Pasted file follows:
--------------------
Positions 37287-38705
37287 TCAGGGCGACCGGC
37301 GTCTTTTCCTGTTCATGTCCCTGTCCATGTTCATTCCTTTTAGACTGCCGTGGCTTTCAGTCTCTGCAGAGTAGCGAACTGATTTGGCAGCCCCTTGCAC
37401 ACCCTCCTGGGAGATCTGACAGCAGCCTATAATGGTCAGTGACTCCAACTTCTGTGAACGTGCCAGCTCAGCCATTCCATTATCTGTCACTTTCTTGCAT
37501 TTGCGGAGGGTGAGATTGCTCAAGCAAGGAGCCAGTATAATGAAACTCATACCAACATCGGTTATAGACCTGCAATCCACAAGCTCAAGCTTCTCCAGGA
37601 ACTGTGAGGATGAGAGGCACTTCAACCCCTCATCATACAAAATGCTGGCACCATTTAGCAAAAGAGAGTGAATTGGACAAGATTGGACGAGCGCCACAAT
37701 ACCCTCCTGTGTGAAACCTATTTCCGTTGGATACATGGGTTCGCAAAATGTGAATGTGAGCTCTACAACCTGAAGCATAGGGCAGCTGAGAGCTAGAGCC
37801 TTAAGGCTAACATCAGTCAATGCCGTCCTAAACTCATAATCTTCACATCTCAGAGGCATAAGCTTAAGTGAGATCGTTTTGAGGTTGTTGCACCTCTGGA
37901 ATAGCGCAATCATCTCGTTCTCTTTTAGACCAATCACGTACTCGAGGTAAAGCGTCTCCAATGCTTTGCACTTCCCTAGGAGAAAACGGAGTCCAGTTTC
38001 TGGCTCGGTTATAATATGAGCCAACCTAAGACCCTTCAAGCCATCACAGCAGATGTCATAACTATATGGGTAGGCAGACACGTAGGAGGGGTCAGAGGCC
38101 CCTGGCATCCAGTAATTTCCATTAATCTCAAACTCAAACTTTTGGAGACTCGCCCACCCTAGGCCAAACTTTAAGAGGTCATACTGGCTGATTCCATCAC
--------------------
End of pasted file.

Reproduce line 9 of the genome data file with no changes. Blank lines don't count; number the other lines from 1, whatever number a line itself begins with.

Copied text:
37901 ATAGCGCAATCATCTCGTTCTCTTTTAGACCAATCACGTACTCGAGGTAAAGCGTCTCCAATGCTTTGCACTTCCCTAGGAGAAAACGGAGTCCAGTTTC